AZURE is an independent magazine working to bring you the best in design, architecture and interiors. We rely on advertising revenue to support the creative content on our site. Please consider whitelisting our site in your settings, or pausing your adblocker while stopping by.
274
Current Issue

September 2019

#274
September 2019

Interior High Notes: Residential wonders in Atlanta, Whistler, Milan and more in Azure's September 2019 issue!

The most eye-catching and boldest gesture of the Ismaili Centre in Toronto is to be found within its circular-shaped prayer hall. At its apex is a geometric glass and steel dome that resembles the tip of an iceberg or a mountain peak. The asymmetrical extrusion is designed not only to inspire but to filter sunlight into the open room and cast an impressively soft glow throughout the hall.

When Charles Correa, aged 83 at the time, took a group of journalists through the centre during its official opening in 2014, he spent most of the tour standing in the prayer hall explaining the vision behind its dome and the complex engineering required to realize it. I was one of the journalists in that group, and it was moving to be in the same room with Correa – a tall, elegant man with a booming but warm voice – and to hear him describe the technicalities as well as the deeper, more meaningful philosophies that inform the aesthetic. Correa described how each pane, while appearing as a repetitive pattern, was in reality a combination of unique shapes. Over time, regular visitors to the prayer hall would begin to see the nuances, in a kind of slow reveal that echoes the very act of praying. (For more on the Ismaili Centre, read Matthew Hague’s coverage for Azure).

The new centre may have been his last completed project. But it represents the trajectory of an illustrious career, and Correa’s endless fascination with bringing light and air into his structures, the roots of which go back to his native country and ancient Indian villages.

In 1949, Correa moved from Mumbai (then Bombay) to the United States to study architecture at the University of Michigan at Ann Arbor and M.I.T. Around that time, he also discovered the architects that would become his biggest heroes, Frank Lloyd Wright, Louis Kahn and Le Corbusier among them – essentially, the founders of 20th-century modernism. He establish his own firm in Mumbai in 1958, just 11 years after India gained independence from Britain. He was intent, he has said, not on simply imitating modernism but in fusing what he studied in the West with India’s history and culture to create something entirely new.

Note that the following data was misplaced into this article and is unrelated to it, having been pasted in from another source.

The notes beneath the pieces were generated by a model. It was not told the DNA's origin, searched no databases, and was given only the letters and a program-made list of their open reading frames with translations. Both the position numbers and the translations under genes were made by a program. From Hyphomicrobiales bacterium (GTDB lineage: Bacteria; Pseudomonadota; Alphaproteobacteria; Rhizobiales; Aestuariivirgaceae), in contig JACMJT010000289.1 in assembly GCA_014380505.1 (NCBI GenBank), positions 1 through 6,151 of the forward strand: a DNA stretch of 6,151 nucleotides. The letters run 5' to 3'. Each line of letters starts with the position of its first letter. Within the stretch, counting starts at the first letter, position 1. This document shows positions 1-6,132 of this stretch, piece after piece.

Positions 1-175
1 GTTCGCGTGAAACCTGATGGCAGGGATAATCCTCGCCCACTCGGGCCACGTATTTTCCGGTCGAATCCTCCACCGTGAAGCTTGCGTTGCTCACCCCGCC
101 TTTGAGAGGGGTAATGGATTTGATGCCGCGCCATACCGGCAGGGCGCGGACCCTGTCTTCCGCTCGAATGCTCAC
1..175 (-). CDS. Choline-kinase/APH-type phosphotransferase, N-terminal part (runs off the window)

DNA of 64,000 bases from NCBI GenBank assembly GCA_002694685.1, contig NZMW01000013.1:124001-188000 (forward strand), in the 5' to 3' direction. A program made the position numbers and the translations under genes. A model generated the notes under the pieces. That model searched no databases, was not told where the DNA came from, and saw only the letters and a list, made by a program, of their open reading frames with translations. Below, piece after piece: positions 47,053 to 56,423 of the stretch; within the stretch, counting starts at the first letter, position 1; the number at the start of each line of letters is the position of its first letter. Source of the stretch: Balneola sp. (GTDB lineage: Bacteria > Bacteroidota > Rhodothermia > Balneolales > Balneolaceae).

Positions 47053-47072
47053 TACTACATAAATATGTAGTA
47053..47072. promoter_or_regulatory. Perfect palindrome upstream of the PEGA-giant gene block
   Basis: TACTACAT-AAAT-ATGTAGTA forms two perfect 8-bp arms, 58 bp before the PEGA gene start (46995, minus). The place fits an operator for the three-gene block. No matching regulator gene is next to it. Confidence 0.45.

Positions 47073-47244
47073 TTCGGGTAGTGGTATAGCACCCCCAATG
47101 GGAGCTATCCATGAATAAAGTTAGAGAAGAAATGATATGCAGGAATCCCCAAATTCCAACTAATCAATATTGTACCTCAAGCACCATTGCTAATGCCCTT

“His spirit was always in the modern movement,” says Daniel Teramura of Moriyama & Teshima Architects of Toronto, who worked with Correa in realizing the Ismaili Centre. “Charles was 35 years old when Le Corbusier died. He has incredible stories about Le Corbusier and Louis Kahn. His path crossed with his icons and he is comparable to his heroes.”

The first building to bring him international attention was the Gandhi Ashram in Ahmedabad, Gujarat, a brick and concrete, stone-floored grouping of pitched-roofed pavilions. The museum, which houses Mahatma Gandhi’s letters, photos and documents of the freedom movement, has no glass windows. Ventilation and light is controlled by operable wooden louvres. Besides the significance of the man the building honours, the museum, completed in 1968, introduced a new kind of authentic Indian architecture, and a dramatic shift away from the imported Colonial style. Correa is credited with paving the way foward by expressing, through buildings, parks and urban masterplans, India’s dynamic future as an independent state.

In his later years, he designed buildings outside India. He was one of several top architects, including Frank Gehry, chosen to work on the M.I.T. campus expansion, designing the Brain and Cognitive Sciences Complex, completed in 2005. He also designed the building that houses the Permanent Mission of India to the United Nations in Manhattan.

Though an avowed 20th-century modernist, Correa borrowed freely from the spatial dynamics of Indian villages as from the grand imperial design of Mughal buildings. As Sunil Sethi recently wrote in Business Standard, “Correa’s great genius was the ability to carve out sculpturally stunning landscapes where human beings lived.”

Daniel Teramura agrees. “He really believed the architect’s responsibility is to improve the lives of others. Anything less was not acceptable. He was from an era of no compromise.”

 

AZURE is an independent magazine working to bring you the best in design, architecture and interiors. We rely on advertising revenue to support the creative content on our site. Please consider whitelisting our site in your settings, or pausing your adblocker while stopping by.